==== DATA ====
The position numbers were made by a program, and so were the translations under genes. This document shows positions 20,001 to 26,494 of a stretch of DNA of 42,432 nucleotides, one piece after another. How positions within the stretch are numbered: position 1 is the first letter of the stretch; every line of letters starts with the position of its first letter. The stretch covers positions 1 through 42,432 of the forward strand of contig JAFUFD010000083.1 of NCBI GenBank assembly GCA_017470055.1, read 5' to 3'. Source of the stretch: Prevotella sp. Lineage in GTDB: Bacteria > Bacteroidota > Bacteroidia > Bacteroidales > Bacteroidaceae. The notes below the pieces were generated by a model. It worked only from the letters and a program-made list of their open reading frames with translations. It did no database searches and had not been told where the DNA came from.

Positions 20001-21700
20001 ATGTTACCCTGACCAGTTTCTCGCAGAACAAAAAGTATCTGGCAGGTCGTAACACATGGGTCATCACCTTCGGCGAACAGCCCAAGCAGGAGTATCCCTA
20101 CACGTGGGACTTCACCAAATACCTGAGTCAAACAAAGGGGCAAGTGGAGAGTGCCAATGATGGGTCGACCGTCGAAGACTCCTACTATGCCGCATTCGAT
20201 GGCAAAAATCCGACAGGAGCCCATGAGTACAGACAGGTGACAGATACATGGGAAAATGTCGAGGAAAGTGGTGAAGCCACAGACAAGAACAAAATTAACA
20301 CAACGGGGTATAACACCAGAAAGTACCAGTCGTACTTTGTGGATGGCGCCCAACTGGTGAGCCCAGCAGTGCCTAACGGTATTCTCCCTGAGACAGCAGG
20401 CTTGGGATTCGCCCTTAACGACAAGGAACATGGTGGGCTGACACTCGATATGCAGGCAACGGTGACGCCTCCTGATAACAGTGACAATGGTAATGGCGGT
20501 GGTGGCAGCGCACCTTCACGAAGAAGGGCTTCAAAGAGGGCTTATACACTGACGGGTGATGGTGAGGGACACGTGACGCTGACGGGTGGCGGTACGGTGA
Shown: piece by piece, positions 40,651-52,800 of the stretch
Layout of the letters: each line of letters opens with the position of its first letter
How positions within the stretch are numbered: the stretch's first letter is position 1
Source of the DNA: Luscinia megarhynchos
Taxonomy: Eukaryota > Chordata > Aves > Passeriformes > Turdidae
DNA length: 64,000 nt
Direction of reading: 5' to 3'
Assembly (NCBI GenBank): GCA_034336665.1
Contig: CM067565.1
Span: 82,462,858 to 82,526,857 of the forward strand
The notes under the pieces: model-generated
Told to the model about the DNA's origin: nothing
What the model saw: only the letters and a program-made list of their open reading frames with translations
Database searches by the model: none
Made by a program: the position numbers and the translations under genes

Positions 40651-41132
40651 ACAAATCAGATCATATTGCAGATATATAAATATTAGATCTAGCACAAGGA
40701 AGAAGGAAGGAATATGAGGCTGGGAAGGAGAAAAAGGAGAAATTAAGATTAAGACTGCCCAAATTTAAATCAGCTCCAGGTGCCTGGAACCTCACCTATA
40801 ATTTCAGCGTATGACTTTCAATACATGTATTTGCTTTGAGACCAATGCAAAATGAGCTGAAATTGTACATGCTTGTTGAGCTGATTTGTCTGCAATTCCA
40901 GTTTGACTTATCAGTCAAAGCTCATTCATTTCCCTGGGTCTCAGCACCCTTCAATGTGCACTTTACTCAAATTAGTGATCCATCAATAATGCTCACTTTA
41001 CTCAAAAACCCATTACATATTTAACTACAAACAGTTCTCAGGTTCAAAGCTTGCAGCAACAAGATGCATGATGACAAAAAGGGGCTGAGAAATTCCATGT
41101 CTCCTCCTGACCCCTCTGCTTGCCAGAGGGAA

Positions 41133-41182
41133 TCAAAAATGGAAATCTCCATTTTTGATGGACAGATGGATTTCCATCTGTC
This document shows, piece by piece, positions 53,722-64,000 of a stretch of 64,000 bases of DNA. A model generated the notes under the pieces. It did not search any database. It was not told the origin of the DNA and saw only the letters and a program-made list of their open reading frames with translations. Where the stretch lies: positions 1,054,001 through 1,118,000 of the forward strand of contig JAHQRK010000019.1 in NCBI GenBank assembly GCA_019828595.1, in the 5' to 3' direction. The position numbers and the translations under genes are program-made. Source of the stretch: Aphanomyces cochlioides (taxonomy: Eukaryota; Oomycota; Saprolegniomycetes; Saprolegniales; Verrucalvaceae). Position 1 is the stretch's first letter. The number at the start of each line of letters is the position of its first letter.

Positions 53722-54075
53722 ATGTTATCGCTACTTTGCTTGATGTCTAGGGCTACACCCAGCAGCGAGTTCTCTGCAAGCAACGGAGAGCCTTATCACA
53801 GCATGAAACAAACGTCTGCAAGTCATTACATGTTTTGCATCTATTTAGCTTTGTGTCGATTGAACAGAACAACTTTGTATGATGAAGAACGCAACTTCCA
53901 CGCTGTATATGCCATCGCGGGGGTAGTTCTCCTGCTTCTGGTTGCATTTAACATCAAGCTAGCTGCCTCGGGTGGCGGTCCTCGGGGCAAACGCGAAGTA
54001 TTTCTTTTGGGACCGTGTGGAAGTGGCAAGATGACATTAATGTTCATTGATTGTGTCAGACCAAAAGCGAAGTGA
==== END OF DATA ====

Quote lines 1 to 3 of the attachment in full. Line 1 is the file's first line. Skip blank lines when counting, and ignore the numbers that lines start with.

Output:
The position numbers were made by a program, and so were the translations under genes. This document shows positions 20,001 to 26,494 of a stretch of DNA of 42,432 nucleotides, one piece after another. How positions within the stretch are numbered: position 1 is the first letter of the stretch; every line of letters starts with the position of its first letter. The stretch covers positions 1 through 42,432 of the forward strand of contig JAFUFD010000083.1 of NCBI GenBank assembly GCA_017470055.1, read 5' to 3'. Source of the stretch: Prevotella sp. Lineage in GTDB: Bacteria > Bacteroidota > Bacteroidia > Bacteroidales > Bacteroidaceae. The notes below the pieces were generated by a model. It worked only from the letters and a program-made list of their open reading frames with translations. It did no database searches and had not been told where the DNA came from.

Positions 20001-21700
20001 ATGTTACCCTGACCAGTTTCTCGCAGAACAAAAAGTATCTGGCAGGTCGTAACACATGGGTCATCACCTTCGGCGAACAGCCCAAGCAGGAGTATCCCTA